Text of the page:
God’s Remedy for Our Sins’ Focus of Lenten Reflection
By TAMI QUIGLEY Staff writer
As Congregation of the Sisters of Our Lady of Mercy (OLM) Sister Gaudia Skass spoke about God, she told the more than 300 faithful gathered April 11 at St. Joseph the Worker, Orefield, “Seeing the works of his hands and knowing his final creation is you and me … in a moment of silence in your heart, think what is he like.”
Sister Gaudia, of the St. John Paul II National Shrine in Washington, D.C., shared this thought while presenting the Lenten reflection “God’s Remedy for Our Sins” during An Evening of Divine Mercy.
Sister Gaudia gave a moving presentation about God’s infinite mercy during an evening centered in prayerful Adoration of Our Lord. Exposition and Benediction of the Blessed Sacrament followed her presentation.
The evening was co-hosted by Divine Mercy Cenacle Group of St. Joseph the Worker and the Diocesan Secretariat for Catholic Life and Evangelization.
Those attending included Mary Fran Hartigan, secretary of the secretariat; and Rick Dooley, assistant director of the Diocesan Office of Adult Formation.
Born and raised in Poland, Sister Gaudia studied painting at the Academy of Fine Arts in Warsaw before entering the Congregation of the Sisters of Our Lady of Mercy in 2005, making her perpetual profession of vows in 2014.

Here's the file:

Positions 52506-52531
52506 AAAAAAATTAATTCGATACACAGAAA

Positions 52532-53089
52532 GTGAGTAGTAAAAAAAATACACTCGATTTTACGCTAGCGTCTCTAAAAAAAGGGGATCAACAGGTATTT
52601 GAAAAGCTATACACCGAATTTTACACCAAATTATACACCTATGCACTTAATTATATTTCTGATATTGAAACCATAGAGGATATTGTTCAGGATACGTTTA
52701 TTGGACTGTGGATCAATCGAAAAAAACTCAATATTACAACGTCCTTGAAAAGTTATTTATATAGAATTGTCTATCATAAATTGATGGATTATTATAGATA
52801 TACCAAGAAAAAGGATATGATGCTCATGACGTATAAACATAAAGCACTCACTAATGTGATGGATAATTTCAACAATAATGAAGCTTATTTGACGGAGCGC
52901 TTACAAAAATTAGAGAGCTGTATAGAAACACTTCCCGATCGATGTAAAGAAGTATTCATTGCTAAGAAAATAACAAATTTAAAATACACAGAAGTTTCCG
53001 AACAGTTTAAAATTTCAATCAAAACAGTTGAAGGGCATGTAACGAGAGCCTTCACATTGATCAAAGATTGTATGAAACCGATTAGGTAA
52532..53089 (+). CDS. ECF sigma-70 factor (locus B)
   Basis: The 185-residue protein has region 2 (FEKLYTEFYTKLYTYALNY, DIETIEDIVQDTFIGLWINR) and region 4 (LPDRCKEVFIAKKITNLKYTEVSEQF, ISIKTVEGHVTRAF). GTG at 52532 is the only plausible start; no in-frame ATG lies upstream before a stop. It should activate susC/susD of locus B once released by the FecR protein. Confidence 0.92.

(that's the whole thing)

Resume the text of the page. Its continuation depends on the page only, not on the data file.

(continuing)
For six years she ministered to pilgrims at the Divine Mercy Shrine in Kraków, Poland, where she also worked in the “Faustinum” Association of the Apostles of Divine Mercy.
In 2015 she completed graduate studies in journalism. Besides media work, Sister Gaudia enjoys youth ministry and served for two years on a team coordinating events for World Youth Day Kraków 2016.
Sister Gaudia placed an empty chair at the front of the Church, explaining the chair was a sign of expectation for someone to come. She said in her native Poland, it is customary at Christmas to place an empty chair at the table for Jesus to come, and people believe he does.
“Imagine he is sitting in this chair – it’s not impossible, he walked among us more than 2,000 years ago. St. Faustina had a beautiful vision of him.
“Think that you are alone in the church, just you and Jesus. What do you do?” Sister Gaudia asked. She said some may stay in the pew, leave because they’re scared or come closer – but how close? – bow down, or kiss his hand or feet. “Would you jump up and hug him like the best moments of childhood when you trusted your parents completely?
Sister Gaudia said history tells us many would keep their distance. “Why are people afraid? Why not throw your arms around him like a child greeting their dad coming home from work? It’s our most fundamental relationship – he’s our dad, the best of dads.”
Sister Gaudia said the source of our problem is found in Genesis 3 – the fall. She said God created man and woman to rule over everything, except not to eat the fruit of one tree. Eve listened to the serpent and ate the fruit, and gave some to Adam. They sinned.